Saturday, 13 February 2016

Looking back on Vera’s big carnival day in 1936

LAST weekend saw the staging of carnivals at Ulverston and Walney but we have turned the clock back to 1936 to bring you the story of Barrow’s 1936 carnival queen.

Vera Nicholson, then Wright, of Moor Tarn Lane, Walney, is now 91 but has strongmemories of her special day.

Looking through her album of news cutting, photographs and a thank-you letter from the mayor, she recalled how her home in Keith Street, Barrow, was decorated before she was collected by coach for the parade.

She was chosen as only the town’s second carnival queen at a ball attended by 600 at the Public Hall which used to stand in Cornwallis Street.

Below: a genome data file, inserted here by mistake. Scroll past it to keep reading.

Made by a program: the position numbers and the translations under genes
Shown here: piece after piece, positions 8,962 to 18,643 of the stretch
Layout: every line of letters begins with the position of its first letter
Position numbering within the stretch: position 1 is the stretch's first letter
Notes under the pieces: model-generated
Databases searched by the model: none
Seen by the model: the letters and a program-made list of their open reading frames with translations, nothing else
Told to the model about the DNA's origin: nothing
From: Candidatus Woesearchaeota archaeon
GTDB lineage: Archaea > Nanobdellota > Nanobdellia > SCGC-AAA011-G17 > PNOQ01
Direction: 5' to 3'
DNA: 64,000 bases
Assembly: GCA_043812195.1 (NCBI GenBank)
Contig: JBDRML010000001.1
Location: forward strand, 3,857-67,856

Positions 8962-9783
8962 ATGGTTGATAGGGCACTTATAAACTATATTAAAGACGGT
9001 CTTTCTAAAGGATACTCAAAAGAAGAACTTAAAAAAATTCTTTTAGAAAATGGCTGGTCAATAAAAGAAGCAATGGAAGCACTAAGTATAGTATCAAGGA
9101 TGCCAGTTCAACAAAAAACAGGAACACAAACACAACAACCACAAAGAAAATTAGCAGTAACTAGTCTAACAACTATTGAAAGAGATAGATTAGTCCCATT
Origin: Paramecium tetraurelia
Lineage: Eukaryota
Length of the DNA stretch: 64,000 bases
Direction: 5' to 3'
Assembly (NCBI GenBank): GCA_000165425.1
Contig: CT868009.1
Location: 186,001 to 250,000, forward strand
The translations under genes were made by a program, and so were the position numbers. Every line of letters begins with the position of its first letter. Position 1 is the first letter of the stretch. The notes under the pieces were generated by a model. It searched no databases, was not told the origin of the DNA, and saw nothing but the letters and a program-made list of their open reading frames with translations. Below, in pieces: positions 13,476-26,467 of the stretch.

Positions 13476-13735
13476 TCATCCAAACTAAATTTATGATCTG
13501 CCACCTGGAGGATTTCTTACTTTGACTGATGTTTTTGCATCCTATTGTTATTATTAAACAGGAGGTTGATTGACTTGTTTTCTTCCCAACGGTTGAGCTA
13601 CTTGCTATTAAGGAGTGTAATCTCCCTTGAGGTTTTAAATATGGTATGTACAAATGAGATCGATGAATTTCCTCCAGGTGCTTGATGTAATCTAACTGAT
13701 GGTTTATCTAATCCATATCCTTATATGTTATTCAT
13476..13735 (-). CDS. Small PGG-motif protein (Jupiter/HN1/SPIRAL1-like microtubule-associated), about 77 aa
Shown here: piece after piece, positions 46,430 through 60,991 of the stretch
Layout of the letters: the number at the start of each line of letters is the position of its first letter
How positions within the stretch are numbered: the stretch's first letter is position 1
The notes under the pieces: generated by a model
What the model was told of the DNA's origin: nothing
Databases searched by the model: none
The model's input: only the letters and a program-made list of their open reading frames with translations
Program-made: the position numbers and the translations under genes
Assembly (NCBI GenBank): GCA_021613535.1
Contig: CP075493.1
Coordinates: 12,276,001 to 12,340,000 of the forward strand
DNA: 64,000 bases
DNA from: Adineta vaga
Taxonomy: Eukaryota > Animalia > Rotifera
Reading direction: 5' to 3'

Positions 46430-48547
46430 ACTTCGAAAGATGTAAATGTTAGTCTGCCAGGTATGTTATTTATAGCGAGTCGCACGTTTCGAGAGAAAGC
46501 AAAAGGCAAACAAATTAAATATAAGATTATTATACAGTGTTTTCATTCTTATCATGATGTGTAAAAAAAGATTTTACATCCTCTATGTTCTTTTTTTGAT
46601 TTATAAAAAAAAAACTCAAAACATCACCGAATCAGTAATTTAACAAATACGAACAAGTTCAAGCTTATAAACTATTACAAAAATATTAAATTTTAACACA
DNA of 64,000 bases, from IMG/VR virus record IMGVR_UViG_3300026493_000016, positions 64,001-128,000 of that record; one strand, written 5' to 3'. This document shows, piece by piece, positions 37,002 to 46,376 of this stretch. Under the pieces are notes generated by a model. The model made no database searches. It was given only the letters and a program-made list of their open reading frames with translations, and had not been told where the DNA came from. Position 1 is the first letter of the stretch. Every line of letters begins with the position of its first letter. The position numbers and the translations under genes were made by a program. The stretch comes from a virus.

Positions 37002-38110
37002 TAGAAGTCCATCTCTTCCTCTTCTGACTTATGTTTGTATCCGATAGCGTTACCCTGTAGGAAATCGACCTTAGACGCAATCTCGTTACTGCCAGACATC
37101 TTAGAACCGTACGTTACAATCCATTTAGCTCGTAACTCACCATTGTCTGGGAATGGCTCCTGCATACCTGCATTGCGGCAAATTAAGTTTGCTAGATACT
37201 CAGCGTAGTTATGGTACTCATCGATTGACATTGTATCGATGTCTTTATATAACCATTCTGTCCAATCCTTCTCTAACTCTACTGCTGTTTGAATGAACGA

The new queen was crowned by the first Barrow carnival queen, Marjorie Poles, at a ceremony held in Barrow’s football grown on a stage decorated as a castle.

She said: “It was exciting. It was quite an event.”

Vera was only 15 and hadn’t started work when she entered the carnival queen contest.

She said: “I had just left school. I wasn’t supposed to enter but I was told to go for it because by the time I would be crowned I would be 16.”

A report of the event from the Evening Mail of 75 years ago noted: “The queen, with her Tudor escort, made one of the most striking pictures of the day – from leaving home in the marvellously decorated Keith Street to the end of the pageant at Holker Street in the evening.”

The queen’s Tudor pageant was produced by Leslie Webb from the light ordnance drawing office at Vickers helped by colleagues from his department and the tracing department.

The Mail noted: “There was much interest displayed in the carnival queen’s state coach, erected by the sheet metal department and joiners in the engineering department at Vickers-Armstrongs.”


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